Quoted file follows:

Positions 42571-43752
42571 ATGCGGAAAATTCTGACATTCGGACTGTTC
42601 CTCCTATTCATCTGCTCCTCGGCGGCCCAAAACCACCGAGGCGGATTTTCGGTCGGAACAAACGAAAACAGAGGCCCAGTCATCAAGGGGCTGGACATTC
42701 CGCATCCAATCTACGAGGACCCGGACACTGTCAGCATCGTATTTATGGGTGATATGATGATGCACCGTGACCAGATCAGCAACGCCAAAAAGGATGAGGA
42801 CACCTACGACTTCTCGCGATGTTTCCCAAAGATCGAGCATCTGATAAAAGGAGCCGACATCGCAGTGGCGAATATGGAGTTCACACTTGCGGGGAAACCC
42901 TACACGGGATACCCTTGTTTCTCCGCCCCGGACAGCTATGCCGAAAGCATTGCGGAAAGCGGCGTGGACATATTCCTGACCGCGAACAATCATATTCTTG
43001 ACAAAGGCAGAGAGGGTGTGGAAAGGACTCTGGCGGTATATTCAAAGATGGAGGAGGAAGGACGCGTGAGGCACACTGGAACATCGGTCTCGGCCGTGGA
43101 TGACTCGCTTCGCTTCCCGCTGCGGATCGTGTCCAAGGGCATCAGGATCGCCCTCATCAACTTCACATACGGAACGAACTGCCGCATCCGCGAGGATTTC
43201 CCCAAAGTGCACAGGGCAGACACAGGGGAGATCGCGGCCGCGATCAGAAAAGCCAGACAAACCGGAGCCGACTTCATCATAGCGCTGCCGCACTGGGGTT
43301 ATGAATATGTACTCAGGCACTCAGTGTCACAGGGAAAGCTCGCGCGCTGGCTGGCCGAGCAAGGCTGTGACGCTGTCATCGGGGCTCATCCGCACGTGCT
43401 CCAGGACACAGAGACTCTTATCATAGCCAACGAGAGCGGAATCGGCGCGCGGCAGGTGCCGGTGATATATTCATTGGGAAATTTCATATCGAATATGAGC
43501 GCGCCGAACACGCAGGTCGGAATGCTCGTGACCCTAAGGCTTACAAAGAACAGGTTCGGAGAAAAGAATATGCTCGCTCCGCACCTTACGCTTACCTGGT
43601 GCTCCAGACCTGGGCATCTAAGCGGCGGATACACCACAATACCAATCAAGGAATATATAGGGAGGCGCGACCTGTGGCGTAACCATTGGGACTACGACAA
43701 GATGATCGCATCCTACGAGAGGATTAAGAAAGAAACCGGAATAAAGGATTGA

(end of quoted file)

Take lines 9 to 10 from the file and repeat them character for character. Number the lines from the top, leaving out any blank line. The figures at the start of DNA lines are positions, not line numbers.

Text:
43201 CCCAAAGTGCACAGGGCAGACACAGGGGAGATCGCGGCCGCGATCAGAAAAGCCAGACAAACCGGAGCCGACTTCATCATAGCGCTGCCGCACTGGGGTT
43301 ATGAATATGTACTCAGGCACTCAGTGTCACAGGGAAAGCTCGCGCGCTGGCTGGCCGAGCAAGGCTGTGACGCTGTCATCGGGGCTCATCCGCACGTGCT